There is no gainsaying the fact that Health is Wealth. However, quite unfortunately, countless families have been reduced to abject poverty and misery by reason of the huge health costs incurred during repeated or protracted hospital admissions to manage complications and disabilities resulting from these ‘Killer’ diseases that will be discussed in this piece.
To say the least, what about the numerous promising lives that are being claimed by these lethal diseases on a daily basis?
Evidently, the impact of these medical conditions cannot be overemphasized. Hence, for the wise, prevention is better than cure.
Arguably the most overlooked illness in Nigeria, malaria keeps wreaking havoc on a daily basis, especially among younger children (Under-Fives) who have yet to develop sufficient immunity against Plasmodium falciparum, the commonest causative agent of malaria.
According to the Nigeria Malaria Fact sheet, about 100 million cases of malaria are recorded annually in Nigeria with over 300,000 deaths. Sadly, the majority of these victims are children.
Furthermore, children under five are also more susceptible to a severe form of malaria (Cerebral Malaria) that occurs as a result of infestation of the young brain by the malaria parasite and may eventually lead to dreaded neurological sequelae like mental retardation, deafness, blindness and so on.
However, the good news is there are effective strategies geared towards reducing the burden of malaria viz the use of insecticide-treated mosquito nets (ITNs), Intermittent Preventive Treatment for pregnant women (IPT) and prompt diagnosis and treatment of cases. Currently, the World Health Organization (WHO) recommends the use of Artemisinin-based Combination Therapies (ACTs) as the first-line in malaria treatment.
Cancers of the Reproductive tract
Needless to mention that cancers, especially of the reproductive tract are potentially fatal such that a diagnosis of cancer is sufficient to drive cold down the spine of anyone. Only recently, Nigeria lost one of her finest, Prof Dora Akunyili to endometrial cancer after 2yrs of battling with the scary diagnosis.
Cervical and Breast cancers are the commonest in women, while for men, it is prostate cancer.
A research conducted by Cervical Cancer Global Crisis Card revealed that about 9,659 Nigerian women die annually from cervical cancer, with the frightening implication that, on average, one Nigerian woman dies of this cancer every hour.
Also, 1-2 in every 25 Nigerian women is at risk of breast cancer.
Furthermore, in a prospective study carried out on Nigerian men above 45yrs with prostatic symptoms, it was found that approximately 64% of patients newly diagnosed with prostate cancer died within 2yrs of diagnosis.
The bottom line, however, is that these cancers are largely preventable through regular Pap smear screening tests and vaccination for cervical cancer; regular self-breast examination (for lumps) to detect breast cancer.
While there is no fail-proof measure to prevent prostate cancer, you
may reduce your risk by eating healthy (less fat, more fruits/vegetables) and regular exercise.
A WHO Report in 2011 revealed that diarrhoeal illnesses claimed
173,878 lives annually in Nigeria, amounting to about 10% of total deaths. Regrettably, about 760,000 under-five children die annually from diarrhoea worldwide and majority are due to dehydration. To make matters even worse, several mothers attach little or no importance to diarrhoea and simply dismiss it as a natural accompaniment of teething.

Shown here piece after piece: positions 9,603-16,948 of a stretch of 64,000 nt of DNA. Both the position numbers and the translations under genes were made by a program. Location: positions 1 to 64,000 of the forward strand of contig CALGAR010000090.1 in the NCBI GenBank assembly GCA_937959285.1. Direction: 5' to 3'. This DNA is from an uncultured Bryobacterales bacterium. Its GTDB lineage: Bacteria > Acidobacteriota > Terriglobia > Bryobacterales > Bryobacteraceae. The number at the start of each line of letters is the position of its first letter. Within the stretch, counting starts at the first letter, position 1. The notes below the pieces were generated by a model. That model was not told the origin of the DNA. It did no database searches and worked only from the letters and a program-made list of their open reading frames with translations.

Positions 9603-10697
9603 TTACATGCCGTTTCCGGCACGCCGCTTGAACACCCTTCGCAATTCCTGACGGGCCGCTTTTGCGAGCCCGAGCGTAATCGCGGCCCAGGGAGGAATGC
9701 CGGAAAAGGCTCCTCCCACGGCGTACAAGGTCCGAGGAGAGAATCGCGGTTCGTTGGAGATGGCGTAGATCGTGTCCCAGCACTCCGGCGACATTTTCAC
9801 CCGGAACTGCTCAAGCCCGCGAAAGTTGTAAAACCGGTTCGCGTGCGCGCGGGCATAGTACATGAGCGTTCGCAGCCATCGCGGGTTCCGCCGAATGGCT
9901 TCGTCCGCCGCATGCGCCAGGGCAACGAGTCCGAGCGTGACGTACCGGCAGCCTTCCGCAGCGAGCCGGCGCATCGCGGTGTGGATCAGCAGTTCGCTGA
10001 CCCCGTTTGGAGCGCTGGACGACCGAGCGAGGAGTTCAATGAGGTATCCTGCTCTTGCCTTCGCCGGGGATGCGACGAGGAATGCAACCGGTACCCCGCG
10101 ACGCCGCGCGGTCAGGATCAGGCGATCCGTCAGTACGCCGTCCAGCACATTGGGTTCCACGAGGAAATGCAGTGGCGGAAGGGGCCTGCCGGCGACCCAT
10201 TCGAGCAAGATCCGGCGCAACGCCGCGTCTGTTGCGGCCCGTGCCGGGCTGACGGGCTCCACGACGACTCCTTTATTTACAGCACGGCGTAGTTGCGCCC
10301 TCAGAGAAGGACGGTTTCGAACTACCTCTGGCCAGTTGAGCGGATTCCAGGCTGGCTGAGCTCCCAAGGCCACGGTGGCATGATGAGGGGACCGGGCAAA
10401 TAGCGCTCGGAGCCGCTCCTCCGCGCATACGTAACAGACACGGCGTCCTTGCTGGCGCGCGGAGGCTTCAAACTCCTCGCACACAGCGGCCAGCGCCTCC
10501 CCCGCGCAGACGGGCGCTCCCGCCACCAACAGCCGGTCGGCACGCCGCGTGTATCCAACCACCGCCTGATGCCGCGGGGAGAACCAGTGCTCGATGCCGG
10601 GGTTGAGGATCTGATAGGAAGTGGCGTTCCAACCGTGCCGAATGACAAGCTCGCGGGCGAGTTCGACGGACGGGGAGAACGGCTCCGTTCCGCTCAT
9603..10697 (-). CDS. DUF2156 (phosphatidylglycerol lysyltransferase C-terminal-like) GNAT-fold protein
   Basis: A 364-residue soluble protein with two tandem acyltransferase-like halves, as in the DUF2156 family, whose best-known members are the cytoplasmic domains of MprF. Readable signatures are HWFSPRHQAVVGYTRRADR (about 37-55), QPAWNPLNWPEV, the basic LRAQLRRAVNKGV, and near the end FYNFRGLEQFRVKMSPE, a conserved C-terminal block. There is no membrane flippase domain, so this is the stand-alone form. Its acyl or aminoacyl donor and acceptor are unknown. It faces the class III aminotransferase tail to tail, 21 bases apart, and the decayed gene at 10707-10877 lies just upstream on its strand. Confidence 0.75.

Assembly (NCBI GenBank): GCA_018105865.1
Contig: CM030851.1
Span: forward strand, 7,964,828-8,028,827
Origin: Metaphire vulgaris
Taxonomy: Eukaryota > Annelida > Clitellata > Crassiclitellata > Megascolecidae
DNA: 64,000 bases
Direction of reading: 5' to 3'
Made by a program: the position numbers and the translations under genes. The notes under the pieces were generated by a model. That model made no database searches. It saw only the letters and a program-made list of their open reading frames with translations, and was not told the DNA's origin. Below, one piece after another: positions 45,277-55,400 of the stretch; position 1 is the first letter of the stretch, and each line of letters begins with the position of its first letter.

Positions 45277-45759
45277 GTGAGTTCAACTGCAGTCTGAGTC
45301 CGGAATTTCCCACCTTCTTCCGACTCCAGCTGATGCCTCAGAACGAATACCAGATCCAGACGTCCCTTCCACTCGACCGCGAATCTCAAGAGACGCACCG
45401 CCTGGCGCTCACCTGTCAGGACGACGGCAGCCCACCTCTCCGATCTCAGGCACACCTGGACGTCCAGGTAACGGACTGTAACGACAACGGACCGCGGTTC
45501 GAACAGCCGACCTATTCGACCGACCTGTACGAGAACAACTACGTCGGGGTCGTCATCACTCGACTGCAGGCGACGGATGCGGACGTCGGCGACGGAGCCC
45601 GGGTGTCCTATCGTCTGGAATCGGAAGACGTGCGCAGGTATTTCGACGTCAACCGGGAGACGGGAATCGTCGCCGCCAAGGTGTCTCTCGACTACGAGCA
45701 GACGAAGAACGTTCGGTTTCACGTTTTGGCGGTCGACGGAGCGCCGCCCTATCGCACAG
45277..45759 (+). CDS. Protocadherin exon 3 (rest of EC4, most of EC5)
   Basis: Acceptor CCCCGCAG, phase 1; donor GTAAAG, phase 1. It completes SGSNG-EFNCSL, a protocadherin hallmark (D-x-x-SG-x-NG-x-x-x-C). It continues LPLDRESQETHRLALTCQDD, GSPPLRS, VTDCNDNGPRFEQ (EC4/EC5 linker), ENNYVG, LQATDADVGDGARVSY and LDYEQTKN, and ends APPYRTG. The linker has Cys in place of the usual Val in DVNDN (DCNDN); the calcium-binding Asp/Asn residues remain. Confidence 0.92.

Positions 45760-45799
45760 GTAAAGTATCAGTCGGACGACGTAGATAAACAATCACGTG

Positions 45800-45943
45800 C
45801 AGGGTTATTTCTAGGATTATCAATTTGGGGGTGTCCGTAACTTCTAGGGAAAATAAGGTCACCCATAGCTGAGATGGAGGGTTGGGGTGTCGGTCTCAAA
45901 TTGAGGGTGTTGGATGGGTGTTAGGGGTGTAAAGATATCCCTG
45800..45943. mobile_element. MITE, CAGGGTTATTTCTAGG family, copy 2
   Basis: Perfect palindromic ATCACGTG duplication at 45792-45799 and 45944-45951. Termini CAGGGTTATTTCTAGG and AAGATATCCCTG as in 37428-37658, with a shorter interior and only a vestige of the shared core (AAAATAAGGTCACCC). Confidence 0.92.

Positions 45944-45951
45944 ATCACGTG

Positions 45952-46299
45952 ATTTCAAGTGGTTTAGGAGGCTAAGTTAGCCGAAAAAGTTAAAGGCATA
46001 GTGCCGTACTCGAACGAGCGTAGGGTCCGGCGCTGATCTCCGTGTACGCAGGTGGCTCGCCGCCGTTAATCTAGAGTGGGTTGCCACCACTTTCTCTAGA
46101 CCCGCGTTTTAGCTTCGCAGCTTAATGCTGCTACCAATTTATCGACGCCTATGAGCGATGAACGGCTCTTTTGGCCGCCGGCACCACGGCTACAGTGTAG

It is noteworthy, however, that simple measures like proper hygiene, administration of Oral Rehydration Salts (ORS) and zinc supplementation would suffice to reverse this ugly trend.
The cardiovascular disorders namely stroke (Cerebrovascular Accident), hypertension, heart failure and heart attack (Coronary Artery Disease) are important causes of sudden death in Nigeria. Previously thought to be limited to the Western world, it has become obvious that these disorders are now quite common with us.
A former Governor of Ondo State, Chief Olusegun Agagu was reported to have slumped and died possibly following a heart attack. While it is worrisome that about 57 million Nigerians, representing approximately one-third of the entire population are hypertensive, it is even more worrisome that the majority of cases are detected only after dreaded complications have set in. Little wonder hypertension is aptly described as the ‘silent killer’.
Diabetes and Obesity are also closely related to the aforementioned cardiovascular disorders and they contribute their own quota to the death toll.
However, simple lifestyle modifications like avoidance of smoking, regular exercises and drug compliance will go a long way to prevent these conditions or possible complications that may arise from them.
This dreaded infection is mostly contracted through contact with infected blood or body fluids during unprotected sex with affected individuals, unsafe blood transfusion, sharing of needles. Mother-to-child transmission also occurs before, during and after delivery.
A report from the National Agency for the Control of AIDS (NACA) stated that 3.4 million Nigerians were living with this condition, putting Nigeria on the second spot behind South Africa in terms of HIV global burden.
Fortunately, while a diagnosis of HIV/AIDS could easily mean a death sentence a few years back, the same cannot be said about the disease today. Thanks to the advent of Highly Active Antiretroviral Therapy (HAART) medications which have recorded a huge success in combating the scourge of HIV/AIDS by improving the quality of life of patients.
In conclusion, it is glaring from the foregoing that simple preventive measures and healthy lifestyles can safeguard you from these killer diseases. My candid advice to you is endeavour to stay healthy at all times.